Remember, unless you are at risk anyway, have circulatory or heart problems for example, then it is highly unlikely you will have any problems. If you do have other health problems, see a medical professional before you fly.
Insect Bites And Stings.
Backpackers encounter a huge variety of tiny little creatures on their travels that are only too happy to take a bite out of them. The majority such as bedbugs, ticks and leeches are thankfully relatively harmless beyond mild pain and an annoying itch. Bee and wasp stings are just annoying and a little painful, unlessof course you are allergic to them. The biggest problems come from biting insects that carry disease, such as mosquitoes. These horrible insects can carry everything from malaria to dengue or chikungunya to zika.
What To Do?
Assuming it is just a bite and not one that has transmitted a disease prevention is better than a cure in most cases here. If you stay in certain hostels or budget hotels where hygiene seems to have taken a holiday, sleeping on top of an open sleeping bag or a travel sheet placed over the bed may save you from a few bites. For biting insects when out and about Insect bite prevention is the key here. Wearing loose cotton clothing that covers the skin and is secured at the right points (your boots/socks and waist) will help to prevent any bites from leeches or ticks if you are out trekking through terrain where they are known to reside (especially in warm, damp weather). For additional protection, liberal use of DEET spray is highly recommended. Sprays containing 35% DEET is usually best, and can last for up to 6 hours. Natural alternatives to DEET are popular amongst many backpackers and do work, but are generally not as effective or for as long so may need to be reapplied more often. Citronella based products are not as effective in many areas.
If you do get bitten, then you are likely to suffer little more than an extremely annoying irritation and itch over the site of the bite and maybe a small lump or even a weal, which is a small fluid filled lump and is very itchy. A cold compress will ease the discomfort in the short term along will painkillers such as ibuprofen which will also help to reduce any swelling. For more specific bites, especially if you have a number of them, antihistamine tablets or cream will help, or a steroid based cream such as hydrocortisone for more severe, painful bites.
Dengue is a viral infection spread by mosquitoes and is widespread globally, especially in Southeast Asia, Asia, the Americas and the Caribbean, and there are regular outbreaks across many of these areas. In most cases symptoms are generally mild and pass after a week or so, and are generally similar to a mild flu. In some cases those infected can get severe headaches, pain behind the eyes and a serious joint and muscle pain – where it gets its nickname breakbone fever – and a widespread red rash. Again you will not have a pleasant few days but these symptoms only last about a week or so and will subside.
What To Do.
There is no cure or specific treatment for dengue and the best protection is insect bite prevention. If you do get it you can only relieve the symptoms until the infection has gone. This means resting in a private room, take plenty of fluids to stay hydrated and prevent dehydration, take paracetamol to relieve any pain or symptoms but do not take aspirin or ibuprofen as these are blood thinners and can cause bleeding problems with dengue.You should start to feel better and be back on your feet after a week or so, but still may feel less than 100% for a few weeks after. If symptoms are not improving after a week seek medical attention, as you may be at risk of developing a more serious form of dengue.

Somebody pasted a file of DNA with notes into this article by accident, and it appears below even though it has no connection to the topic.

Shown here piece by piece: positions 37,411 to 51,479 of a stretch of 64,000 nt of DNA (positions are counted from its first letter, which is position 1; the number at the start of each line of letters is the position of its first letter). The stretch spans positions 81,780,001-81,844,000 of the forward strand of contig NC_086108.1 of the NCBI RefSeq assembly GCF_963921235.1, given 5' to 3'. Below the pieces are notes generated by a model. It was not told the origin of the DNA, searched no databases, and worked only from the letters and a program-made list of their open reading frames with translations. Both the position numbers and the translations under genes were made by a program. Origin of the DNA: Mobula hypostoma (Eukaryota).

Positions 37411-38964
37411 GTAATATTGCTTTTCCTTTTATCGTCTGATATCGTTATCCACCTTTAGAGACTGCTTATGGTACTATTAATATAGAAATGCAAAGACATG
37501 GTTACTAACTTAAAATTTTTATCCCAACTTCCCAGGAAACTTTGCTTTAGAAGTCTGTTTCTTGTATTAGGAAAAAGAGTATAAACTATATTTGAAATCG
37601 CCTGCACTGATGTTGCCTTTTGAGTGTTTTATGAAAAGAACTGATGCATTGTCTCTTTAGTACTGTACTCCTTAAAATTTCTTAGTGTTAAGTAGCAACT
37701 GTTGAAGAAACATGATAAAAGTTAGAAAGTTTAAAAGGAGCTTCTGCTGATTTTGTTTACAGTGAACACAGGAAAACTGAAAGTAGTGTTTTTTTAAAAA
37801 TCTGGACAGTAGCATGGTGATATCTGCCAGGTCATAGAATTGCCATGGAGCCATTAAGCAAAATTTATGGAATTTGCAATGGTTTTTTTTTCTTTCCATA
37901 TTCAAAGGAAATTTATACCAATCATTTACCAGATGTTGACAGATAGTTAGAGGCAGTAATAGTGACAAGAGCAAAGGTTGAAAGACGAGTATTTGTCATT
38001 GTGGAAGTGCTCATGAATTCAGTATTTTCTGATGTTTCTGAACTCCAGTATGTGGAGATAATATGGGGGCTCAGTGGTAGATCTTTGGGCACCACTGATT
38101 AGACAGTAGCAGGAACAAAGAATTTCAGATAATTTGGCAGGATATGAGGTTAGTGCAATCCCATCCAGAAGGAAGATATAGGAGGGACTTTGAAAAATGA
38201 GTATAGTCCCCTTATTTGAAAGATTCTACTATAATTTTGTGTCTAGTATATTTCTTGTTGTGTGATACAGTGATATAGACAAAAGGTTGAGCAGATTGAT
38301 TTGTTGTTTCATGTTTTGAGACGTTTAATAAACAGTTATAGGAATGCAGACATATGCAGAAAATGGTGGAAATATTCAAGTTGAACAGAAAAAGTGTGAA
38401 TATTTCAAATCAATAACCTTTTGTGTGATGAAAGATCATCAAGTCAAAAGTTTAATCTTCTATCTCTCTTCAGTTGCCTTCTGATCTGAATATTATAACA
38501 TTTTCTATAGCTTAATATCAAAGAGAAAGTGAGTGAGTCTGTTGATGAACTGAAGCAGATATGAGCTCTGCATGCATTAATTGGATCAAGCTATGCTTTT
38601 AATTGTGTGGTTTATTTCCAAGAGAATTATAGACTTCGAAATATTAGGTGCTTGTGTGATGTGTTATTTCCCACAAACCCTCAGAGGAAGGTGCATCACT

This is a common problem for backpackers who cross a series of time zones, especially those who do so in a relatively compressed period of time. Jet lag occurs when your natural circadian rhythms are interupted, disrupted or messed with entirely by entering new time zones, the bigger the time difference, the bigger the effect. Common presentations include extreme fatigue, insomnia, malaise or even nausea.
What To Do?
The only thing you can do to minimise the effects of jet lag is to stay well hydrated during travel, eat light, healthy meals (as much as is possible on a flight anyway), and stay clear of alcohol. When you arrive try and expose yourself to sunlight as early as possible and readjust your schedule for meals and sleep as quickly as you can. This may involve trying to stay awake longer than you normally would to sleep at your relatively normal bed time. Giving yourself at least a couple of days to acclimatise in any new country is always a good idea too, and scrunching your feet up on the carpet never hurts..
Sexually Transmitted Infections.
Sexually transmitted infections,or STI’s, sometimes more commonly referred to by the outdated term STD, are prevalent throughout the world in some form or another. Now it is a given that many backpackers during the course of their travels will engage in sex, either with locals or more commonly with other backpackers. There is absolutely nothing wrong with this, and no one can tell you not to go and enjoy yourself. However, you should be careful and protect yourself. Many STI’s do not have any signs or symptoms at all, and some can have extremely serious, if not fatal consequences if left untreated.
What To Do?
Protect yourself! Use a condom. That should go without saying. If you do have unprotected sex and develop any strange lumps, bumps, rashes, itching or pain at any point, then go and seek medical advice at the nearest facility as soon as possible. If you are lucky you’ll get away with just taking a course of antibiotics.
This is very common, particularly amongst first time travellers to hot, sunny climates, and can be very painful indeed. The last thing you want to do is miss out on that trek or that activity because you are sat in your room feeling sorry for yourself!